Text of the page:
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Lung cancer on the decline, but still higher among men than women



While lung cancer is generally on the decline among both sexes, men have a ways to go to catch up with women, according to the Centers for Disease Control and Prevention.

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From 2007 to 2016, rates dropped among both sexes in metropolitan and nonmetropolitan areas, according to Mary Elizabeth O’Neil, MPH, and colleagues. Their report is in Morbidity and Mortality Weekly Report (MMWR Morb Mortal Wkly Rep. 2019 Nov 8;68[44];993-8). But lung cancer incidence in 2016 was still 40% higher among men than among women, said Ms. O’Neil, an epidemiologist at the CDC.

Rather than narrowly focusing on the “just stop smoking” message, “a comprehensive approach to lung cancer prevention and control includes such population-based strategies as screening for tobacco dependence, promoting tobacco cessation, implementing comprehensive smoke-free laws, testing all homes for radon and using proven methods to lower high radon levels, and reducing exposure to lung carcinogens such as asbestos.” According to the authors of the report, “increasing the implementation of these strategies, particularly among persons living in nonmetropolitan counties, might help to reduce disparities in the decline of lung cancer incidence.”

The recommendation is based on data extracted from the U.S. Cancer Statistics Database for 2007-2016. The data cover 97% of the population.

In nonmetropolitan counties in 2007, incidence rates among men were 60% higher (99 vs. 61 per 100,000). Although rates decreased in both sexes, they were still elevated compared with women in 2016 (82 vs. 58 per 100,000; 40%).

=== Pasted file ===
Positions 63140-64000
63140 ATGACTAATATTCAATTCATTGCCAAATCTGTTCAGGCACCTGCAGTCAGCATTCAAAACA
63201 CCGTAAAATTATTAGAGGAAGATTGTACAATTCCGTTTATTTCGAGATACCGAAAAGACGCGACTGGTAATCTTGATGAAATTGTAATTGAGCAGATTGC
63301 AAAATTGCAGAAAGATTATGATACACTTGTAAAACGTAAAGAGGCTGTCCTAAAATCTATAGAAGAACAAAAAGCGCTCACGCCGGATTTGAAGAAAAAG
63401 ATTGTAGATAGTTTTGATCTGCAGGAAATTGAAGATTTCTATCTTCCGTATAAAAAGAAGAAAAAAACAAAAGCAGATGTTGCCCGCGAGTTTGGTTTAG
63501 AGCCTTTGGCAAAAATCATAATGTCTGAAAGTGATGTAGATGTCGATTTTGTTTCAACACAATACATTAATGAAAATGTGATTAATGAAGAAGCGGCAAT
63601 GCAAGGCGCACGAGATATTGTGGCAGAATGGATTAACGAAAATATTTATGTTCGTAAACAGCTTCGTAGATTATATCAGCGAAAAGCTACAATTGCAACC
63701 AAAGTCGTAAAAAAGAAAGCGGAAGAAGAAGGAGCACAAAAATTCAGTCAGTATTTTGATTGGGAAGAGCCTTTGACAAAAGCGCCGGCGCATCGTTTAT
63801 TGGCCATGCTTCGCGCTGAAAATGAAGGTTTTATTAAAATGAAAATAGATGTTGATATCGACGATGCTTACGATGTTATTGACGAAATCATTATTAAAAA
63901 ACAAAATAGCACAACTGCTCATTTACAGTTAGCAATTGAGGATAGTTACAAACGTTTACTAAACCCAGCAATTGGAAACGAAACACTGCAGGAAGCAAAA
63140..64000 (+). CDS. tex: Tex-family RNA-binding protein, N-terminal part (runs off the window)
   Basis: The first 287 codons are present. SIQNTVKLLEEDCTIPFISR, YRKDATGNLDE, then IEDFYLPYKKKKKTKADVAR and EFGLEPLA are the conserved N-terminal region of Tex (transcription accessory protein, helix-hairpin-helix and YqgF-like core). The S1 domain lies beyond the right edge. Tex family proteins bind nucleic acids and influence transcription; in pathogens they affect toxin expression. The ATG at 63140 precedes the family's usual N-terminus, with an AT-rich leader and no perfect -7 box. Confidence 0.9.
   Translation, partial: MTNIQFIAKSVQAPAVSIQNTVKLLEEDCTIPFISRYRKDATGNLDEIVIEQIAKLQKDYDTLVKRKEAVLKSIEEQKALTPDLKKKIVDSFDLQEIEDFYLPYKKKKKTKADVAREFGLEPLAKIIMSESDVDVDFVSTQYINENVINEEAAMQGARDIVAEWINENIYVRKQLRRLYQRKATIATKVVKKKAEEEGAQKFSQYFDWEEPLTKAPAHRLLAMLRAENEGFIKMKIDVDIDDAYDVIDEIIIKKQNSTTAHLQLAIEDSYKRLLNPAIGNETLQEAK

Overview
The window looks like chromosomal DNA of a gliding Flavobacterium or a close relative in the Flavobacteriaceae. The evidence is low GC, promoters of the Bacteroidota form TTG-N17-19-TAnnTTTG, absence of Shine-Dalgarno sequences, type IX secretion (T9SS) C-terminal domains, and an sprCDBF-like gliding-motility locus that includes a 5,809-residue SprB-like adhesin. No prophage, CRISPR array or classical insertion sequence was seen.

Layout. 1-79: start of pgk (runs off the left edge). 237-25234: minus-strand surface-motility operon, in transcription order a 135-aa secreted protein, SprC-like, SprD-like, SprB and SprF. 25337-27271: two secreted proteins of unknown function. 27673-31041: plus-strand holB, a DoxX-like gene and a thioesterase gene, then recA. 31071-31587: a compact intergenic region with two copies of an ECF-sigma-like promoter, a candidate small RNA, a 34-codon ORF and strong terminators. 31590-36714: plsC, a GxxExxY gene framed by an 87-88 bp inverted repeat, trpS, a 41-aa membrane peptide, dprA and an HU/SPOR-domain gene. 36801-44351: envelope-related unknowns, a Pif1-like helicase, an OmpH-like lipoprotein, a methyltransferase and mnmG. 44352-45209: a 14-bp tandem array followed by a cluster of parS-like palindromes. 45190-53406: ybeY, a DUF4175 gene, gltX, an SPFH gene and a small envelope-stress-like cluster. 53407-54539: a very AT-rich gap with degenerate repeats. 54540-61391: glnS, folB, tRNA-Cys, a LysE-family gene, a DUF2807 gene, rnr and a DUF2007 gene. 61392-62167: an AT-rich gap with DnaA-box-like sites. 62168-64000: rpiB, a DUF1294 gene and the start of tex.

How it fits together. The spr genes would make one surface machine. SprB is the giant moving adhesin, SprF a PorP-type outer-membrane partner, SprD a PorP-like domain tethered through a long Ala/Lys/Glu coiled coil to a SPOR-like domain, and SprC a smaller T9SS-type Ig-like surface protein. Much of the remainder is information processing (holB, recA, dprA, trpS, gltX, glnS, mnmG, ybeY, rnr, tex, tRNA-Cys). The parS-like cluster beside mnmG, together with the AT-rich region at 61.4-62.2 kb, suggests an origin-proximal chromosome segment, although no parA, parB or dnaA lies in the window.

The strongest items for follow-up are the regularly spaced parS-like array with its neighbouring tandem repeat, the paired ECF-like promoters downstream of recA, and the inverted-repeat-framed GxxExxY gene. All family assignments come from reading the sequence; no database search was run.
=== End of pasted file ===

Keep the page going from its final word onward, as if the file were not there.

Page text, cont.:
Over the 10-year period, the rate declined more among men than among women (–2.9% vs. –1.5%) in metropolitan areas. The pattern repeated in nonmetropolitan areas (–2.1% and –0.5%, respectively).

There were different declines in different age groups by region, the authors noted.

Men aged 45-54 years in metropolitan areas experienced the largest decline (–5.2%).

Among women, the largest decline occurred in metropolitan areas among those aged 35-44 years (–5%). In nonmetropolitan areas, women in this age group experienced a 3.6% decline and women aged 65-74 years, a 1.3% decline.

Among persons aged 35-54 years, incidence rates in nonmetropolitan and metropolitan counties did not differ by sex but were higher in nonmetropolitan counties than in metropolitan counties.

There were also overall changes in smoking patterns. According to 2017 data from the National Health Interview Survey data, more adults in metropolitan areas than nonmetropolitan areas smoked (23% versus 13%) but fewer had tried to quit (50% vs. 56%). Successful quitting attempts also were lower (5% vs. 9%).

Although it is a large contributing factor, smoking is not the only risk factor for lung cancer, the authors wrote. About 10%-15% of lung cancer patients have never smoked tobacco. Nonsmoked tobacco products and second-hand exposure to cigarette smoke are risks, as are indoor radon and asbestos exposure.

Clinicians can help improve this scenario by screening at each office visit, the authors said. The recommendation is based on U.S. Preventive Services Task Force guidance.

“Lung cancer screening is recommended for adults at high risk for developing lung cancer because of their age and cigarette smoking history. Screening efforts can identify lung cancer in its early stages and provide an important opportunity to promote tobacco smoking cessation.”

However, lack of insurance among residents of nonmetropolitan areas may hamper access to these services, they said. In those regions, “a higher percentage of residents aged less than 65 years report being uninsured compared with those in metropolitan areas.”

SOURCE: O’Neil ME et al. MMWR Morb Mortal Wkly Rep. 2019 Nov 8: 68(44);993-8.

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